Above and beyond: certain business issues are simply too complex to be decided by sticking to economic principles. David Allen ponders the need to take the financial management profession to a higher level.
Both aspects have therefore been crucial strands of society's approach to solving "the economic problem": how to allocate scarce resources in the face of infinite demand. In our work, most of us will have been influenced by Adam Smith's concept of the invisible hand of the market and taken it for granted that whatever is good for the individual business is also good for society as a whole. But, in keeping with the observation that any powerful concept is pregnant with its counter-argument, the tremendous progress that has been made in the economic sphere has heightened the relevance of John Keynes's warning about the obsessive pursuit of productivity and competitiveness. "Let us not overestimate the importance of the economic problem or sacrifice to its supposed necessities other matters of greater importance and more permanent significance," he wrote.
In short, greater affluence makes it possible to act in a way that is, apparently, uneconomic. A growing proportion of the population is prepared to think beyond the economic frontier. There are many examples of this, but four are enough to make the point.
First, consider the extent to which the topic of sustainability now appears in management literature. Its advocates argue that the price mechanism does not allow for the destruction of forests, the exhaustion of fossil-fuel reserves and so on. Some consumers are prepared to suspend the normal rules of economics and pay a premium for products that are certified as having been produced in a sustainable way.
Second, think about the quality of the environment, which globalisation has pushed closer to the top of the sociopolitical agenda--one country's waste being another's water, air or land pollution. The European Union is in the vanguard with regard to the need for much more recycling, but who bears the costs?
Third, we have concern for the rights and welfare of other people. We have had pressure to end sweatshop conditions in countries supplying well-known brands and we have also seen the rise of the "fair trade" movement. Some consumers are prepared to pay a premium for, say, coffee if they are assured that the benefits will be passed all the way back to the farmer. But chapter one of the economics textbook tells us that an increase in price is likely to encourage an increase in supply, which already exceeds the demand--hence the weakness in world coffee prices.
Lastly, one of the hottest topics in the UK recently has been international outsourcing. The law of comparative costs tells us that the exportation of jobs is a good thing, because consumers benefit from the lower prices that become feasible and resources are released for investment in more productive areas. But, if you talk to those "resources", you might wonder whether increasing productivity is paramount, since a number of them will face long-term unemployment.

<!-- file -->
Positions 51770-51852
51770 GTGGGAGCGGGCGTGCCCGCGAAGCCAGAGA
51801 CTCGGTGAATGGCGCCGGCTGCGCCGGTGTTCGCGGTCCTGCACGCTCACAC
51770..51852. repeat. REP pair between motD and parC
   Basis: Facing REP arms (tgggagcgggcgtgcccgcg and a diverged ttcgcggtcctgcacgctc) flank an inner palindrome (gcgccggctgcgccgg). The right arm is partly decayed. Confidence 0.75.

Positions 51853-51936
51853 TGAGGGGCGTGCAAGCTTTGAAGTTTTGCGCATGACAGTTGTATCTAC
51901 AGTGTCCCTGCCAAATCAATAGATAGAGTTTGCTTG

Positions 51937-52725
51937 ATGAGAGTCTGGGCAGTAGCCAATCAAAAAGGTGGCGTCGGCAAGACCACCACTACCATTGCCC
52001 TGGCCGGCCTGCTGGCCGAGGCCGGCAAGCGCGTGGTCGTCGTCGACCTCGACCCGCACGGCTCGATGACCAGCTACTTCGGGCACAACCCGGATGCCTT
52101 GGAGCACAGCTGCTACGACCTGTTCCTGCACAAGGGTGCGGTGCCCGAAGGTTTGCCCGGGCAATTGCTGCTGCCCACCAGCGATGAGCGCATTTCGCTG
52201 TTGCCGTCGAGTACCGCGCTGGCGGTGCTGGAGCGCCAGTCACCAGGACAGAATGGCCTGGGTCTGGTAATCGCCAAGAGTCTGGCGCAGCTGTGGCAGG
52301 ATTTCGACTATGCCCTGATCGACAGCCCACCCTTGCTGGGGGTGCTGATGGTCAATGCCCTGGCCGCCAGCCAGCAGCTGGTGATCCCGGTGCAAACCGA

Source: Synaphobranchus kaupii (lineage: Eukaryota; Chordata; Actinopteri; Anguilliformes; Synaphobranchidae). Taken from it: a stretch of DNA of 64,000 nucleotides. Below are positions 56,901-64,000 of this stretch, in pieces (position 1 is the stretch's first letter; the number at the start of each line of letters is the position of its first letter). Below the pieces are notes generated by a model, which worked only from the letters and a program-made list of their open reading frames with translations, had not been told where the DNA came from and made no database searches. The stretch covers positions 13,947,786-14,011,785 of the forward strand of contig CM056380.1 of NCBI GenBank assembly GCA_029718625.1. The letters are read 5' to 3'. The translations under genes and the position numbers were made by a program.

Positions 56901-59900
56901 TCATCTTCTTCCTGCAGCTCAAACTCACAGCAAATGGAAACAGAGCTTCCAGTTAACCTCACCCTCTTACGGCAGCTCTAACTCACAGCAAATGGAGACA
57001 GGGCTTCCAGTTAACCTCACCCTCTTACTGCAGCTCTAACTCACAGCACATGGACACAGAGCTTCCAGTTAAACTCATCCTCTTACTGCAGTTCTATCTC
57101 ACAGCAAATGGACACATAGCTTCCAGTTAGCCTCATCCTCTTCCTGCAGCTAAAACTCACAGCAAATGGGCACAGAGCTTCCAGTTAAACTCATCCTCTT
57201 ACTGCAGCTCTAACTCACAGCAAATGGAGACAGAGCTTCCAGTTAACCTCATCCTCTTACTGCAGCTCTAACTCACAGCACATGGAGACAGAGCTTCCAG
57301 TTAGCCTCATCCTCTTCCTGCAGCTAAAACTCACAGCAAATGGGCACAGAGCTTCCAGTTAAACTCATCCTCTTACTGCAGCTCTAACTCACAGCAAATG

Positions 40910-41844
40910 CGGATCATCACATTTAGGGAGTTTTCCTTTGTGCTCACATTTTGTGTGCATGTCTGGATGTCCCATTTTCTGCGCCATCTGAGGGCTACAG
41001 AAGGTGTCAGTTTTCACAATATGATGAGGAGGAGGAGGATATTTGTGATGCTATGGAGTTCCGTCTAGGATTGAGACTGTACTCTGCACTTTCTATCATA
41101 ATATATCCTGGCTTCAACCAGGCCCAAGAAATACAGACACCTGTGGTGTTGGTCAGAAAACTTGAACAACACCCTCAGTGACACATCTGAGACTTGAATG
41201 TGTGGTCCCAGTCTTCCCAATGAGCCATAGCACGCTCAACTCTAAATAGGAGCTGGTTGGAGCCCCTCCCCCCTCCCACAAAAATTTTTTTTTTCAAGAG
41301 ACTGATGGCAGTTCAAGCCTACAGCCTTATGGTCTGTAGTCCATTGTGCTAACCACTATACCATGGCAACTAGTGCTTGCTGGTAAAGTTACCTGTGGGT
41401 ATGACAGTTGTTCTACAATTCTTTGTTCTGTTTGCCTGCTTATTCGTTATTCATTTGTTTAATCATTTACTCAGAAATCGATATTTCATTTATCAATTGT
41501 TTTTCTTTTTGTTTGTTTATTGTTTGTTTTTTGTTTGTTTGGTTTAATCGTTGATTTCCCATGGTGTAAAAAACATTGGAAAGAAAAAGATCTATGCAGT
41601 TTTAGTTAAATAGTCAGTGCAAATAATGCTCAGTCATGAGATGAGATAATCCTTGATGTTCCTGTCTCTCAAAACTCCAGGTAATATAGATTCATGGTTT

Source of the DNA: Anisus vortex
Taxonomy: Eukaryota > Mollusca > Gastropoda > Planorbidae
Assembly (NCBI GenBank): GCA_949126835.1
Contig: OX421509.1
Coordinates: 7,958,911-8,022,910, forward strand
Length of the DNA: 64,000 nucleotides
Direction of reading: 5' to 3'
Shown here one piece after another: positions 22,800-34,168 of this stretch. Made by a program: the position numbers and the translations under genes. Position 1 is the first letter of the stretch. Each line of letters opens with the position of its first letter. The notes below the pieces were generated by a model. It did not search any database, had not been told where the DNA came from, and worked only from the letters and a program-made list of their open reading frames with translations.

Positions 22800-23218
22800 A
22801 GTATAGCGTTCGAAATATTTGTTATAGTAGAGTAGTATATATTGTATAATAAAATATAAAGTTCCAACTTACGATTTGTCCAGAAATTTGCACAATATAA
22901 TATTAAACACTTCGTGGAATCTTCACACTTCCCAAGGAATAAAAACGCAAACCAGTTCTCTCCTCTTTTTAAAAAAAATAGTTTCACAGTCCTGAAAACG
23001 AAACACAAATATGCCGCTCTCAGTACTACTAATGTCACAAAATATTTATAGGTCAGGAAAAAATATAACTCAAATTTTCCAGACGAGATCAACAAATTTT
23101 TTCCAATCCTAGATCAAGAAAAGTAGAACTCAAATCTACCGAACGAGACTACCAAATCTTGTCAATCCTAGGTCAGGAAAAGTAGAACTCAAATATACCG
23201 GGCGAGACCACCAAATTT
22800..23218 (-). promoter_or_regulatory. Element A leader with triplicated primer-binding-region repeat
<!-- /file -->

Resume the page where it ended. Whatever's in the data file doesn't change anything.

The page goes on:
This brings us to the crunch issue: how, in a modern setting, do we monitor progress? The conventional measures--for instance, growth of domestic product and international comparisons of productivity or efficiency--don't ring true, not least because they incorporate no assessment of the impact on future potential. If progress is defined as movement towards a chosen destination, how can we ignore the future?
Regular readers will discern an echo here of my rejection of the accounting model as a basis for making and monitoring strategic decisions. It's easy to improve reported performance in terms of profits, return on assets or earnings per share by skimping on the investments (research, marketing and training) that create the intangible assets (innovation, reputation and skill) that are vital to managing in conditions of rapid change.
The solution in that case was a structure characterised by the three Ps: seeing progress as the algebraic sum of performance (which could be measured) and the change in potential (which could only be assessed). I was always warned not to project on to a macro canvas an idea that had been successful at the micro level, but that does not rule out raising the issue.
As the professionals most closely associated with the provision of information for making and monitoring decisions, using concepts that go beyond what can be measured, shouldn't we be addressing the question of how to tackle the sorts of issues I have highlighted, where economics is not seen as adequate? Given that the mark of a profession is its concern for the wider public interest, if what is good for the individual business can no longer be assumed to be good for society, where do we stand?
David Allen CBE, a past president of CIMA, is a director of a number of private companies and an adviser on strategic financial management
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|Publication:||Financial Management (UK)|
|Date:||Dec 1, 2003|
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